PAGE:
Immanent Domain: P. Adams Sitney on the Films of Peter Hutton

By Sitney, P. Adams | Artforum International, May 2008 | Go to article overview

Immanent Domain: P. Adams Sitney on the Films of Peter Hutton


Sitney, P. Adams, Artforum International


FOR NEARLY FOUR DECADES Peter Hutton has been taking the measure of the cinematic image to delimit its powers of fascination and absorption. Over those years he transformed a diaristic mode of the filmic lyric into one in which subtle fluctuations in the visible field--of light, or figures and objects in motion, or slight camera movements--configure the ecstatic concentration of the filmmaker's attention. He marshals silence and the immanent rhythms of nearly still scenes, or slow vehicular movements, to evoke the pleasures of isolation, even of loneliness. If that sounds paradoxical, it is consistent with the oxymoron or catachresis in the title he gave his third film: Images of Asian Music (A Diary from Life 1973-74). Within individual shots music, or vibratory energy, becomes soundlessly pictorial: A centripetal force repeatedly concentrates the intensity of scrutiny in prolonged, suspended moments that nearly efface the subjectivity of the observer only to have it resurface in the paratactic assembly of apparently isolated shots. The persona of the filmmaker looming within Hutton's work seems to go looking for loneliness, all over the world, in fact, as if convinced that beauty reveals itself most poignantly within the modalities of alienation. This would put him at the opposite pole of Jonas Mekas, the great film diarist who can never shake off the painful fissions of isolation despite the hectic whirl of social and familial life he records. In opposition to Hutton, he continually goes questing with his camera for what he calls "the ecstasy of old and new friends."

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Yet, despite this difference, both Hutton and Mekas are exemplars of the Emersonian spirit of the American avant-garde cinema. Emerson's declaration in Nature (1836) of the simple "mechanical" means of manifesting the fundamental dualism of self and the world offers a master scenario for many of the most important films of their tradition:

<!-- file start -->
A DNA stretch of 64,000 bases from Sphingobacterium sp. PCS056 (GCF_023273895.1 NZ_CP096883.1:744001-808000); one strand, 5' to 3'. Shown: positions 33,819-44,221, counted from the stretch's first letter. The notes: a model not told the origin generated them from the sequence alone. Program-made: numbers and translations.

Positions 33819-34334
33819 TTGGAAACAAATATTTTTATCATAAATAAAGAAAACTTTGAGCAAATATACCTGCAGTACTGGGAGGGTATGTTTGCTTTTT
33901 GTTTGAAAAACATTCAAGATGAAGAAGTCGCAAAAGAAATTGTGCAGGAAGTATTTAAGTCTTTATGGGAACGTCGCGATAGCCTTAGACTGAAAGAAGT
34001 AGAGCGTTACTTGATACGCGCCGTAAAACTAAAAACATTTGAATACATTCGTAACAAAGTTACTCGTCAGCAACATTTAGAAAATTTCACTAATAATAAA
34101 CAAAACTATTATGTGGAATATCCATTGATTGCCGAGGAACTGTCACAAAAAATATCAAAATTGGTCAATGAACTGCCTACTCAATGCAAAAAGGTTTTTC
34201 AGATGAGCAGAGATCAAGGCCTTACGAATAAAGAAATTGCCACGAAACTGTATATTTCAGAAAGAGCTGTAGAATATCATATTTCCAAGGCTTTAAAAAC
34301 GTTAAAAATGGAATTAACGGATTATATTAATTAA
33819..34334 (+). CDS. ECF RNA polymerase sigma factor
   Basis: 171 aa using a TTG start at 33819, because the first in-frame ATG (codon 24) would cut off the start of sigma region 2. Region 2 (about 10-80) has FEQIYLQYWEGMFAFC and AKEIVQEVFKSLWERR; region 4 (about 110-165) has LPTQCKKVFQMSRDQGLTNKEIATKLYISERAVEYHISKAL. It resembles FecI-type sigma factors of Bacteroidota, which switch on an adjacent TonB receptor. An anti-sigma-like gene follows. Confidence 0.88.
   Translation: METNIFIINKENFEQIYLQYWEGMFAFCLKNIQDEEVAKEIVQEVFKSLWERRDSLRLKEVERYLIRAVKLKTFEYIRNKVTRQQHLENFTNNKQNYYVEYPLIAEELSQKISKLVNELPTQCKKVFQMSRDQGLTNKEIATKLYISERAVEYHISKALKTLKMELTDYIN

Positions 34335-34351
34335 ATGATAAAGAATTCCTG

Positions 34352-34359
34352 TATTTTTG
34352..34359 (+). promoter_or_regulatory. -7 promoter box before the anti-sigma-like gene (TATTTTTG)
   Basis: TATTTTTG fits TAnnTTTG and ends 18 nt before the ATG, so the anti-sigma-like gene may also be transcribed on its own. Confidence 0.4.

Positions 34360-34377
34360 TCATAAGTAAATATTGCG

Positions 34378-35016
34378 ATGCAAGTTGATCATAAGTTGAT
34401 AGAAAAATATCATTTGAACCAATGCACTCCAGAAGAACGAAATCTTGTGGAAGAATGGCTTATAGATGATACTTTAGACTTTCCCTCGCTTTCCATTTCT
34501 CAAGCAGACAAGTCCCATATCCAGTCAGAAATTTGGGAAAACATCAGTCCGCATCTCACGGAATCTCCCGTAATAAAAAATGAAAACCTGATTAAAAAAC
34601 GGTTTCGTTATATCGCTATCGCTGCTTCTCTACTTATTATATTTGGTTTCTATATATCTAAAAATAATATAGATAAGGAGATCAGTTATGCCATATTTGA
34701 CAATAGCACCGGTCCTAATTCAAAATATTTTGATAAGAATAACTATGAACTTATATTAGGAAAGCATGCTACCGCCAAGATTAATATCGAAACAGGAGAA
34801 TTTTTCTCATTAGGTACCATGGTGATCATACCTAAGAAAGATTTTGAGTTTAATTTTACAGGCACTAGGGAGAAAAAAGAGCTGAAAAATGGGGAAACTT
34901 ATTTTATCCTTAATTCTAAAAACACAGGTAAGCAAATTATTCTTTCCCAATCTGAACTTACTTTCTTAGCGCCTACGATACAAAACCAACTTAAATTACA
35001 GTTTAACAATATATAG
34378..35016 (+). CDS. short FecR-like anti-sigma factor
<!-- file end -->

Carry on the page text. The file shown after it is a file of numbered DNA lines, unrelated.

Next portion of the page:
The least change in our point of view, gives the whole world a
  pictorial air. A man who seldom rides, needs only to get into a coach
  and traverse his own town, to turn the street into a puppet-show. The
  men, the women,--talking, running, bartering, fighting,--the earnest
  mechanic, the lounger, the beggar, the boys, the dogs, are unrealized
  at once, or, at least, wholly detached from all relation to the
  observer, and seen as apparent, not substantial beings. What new
  thoughts are suggested by seeing a face of country quite familiar, in
  the rapid movement of the rail-road car! Nay, the most wonted objects,
  (make a very slight change in the point of vision,) please us most. In
  a camera obscura, the butcher's cart, and the figure of one of our own
  family amuse us. So a portrait of a well-known face gratifies us. Turn
  the eyes upside down, by looking at the landscape through your legs,
  and how agreeable is the picture, though you have seen it any time
  these twenty years! (1)

The cinematic dynamics of Marie Menken, Stan Brakhage, Ernie Gehr, and many other of Mekas's and Hutton's peers follow the guidelines set down in this passage.

The full span of Peter Hutton's cinema, from 1971 until 2007, will be represented in a retrospective series at the Museum of Modern Art in New York beginning May 5. Hutton shot some films before 1971, recording in 8 mm the performances he created as a graduate student in San Francisco, and he even completed a ten-minute-long film, In Marin County (1970), which I have never seen (and which will not be shown in the retrospective). With the exclusion of these apprentice efforts, his cinematic career begins spectacularly with July '71 in San Francisco, Living at Beach Street, Working at Canyon Cinema, Swimming in the Valley of the Moon (1971). In fact, I can think of no school-trained avant-garde filmmaker who made so auspicious a start. …

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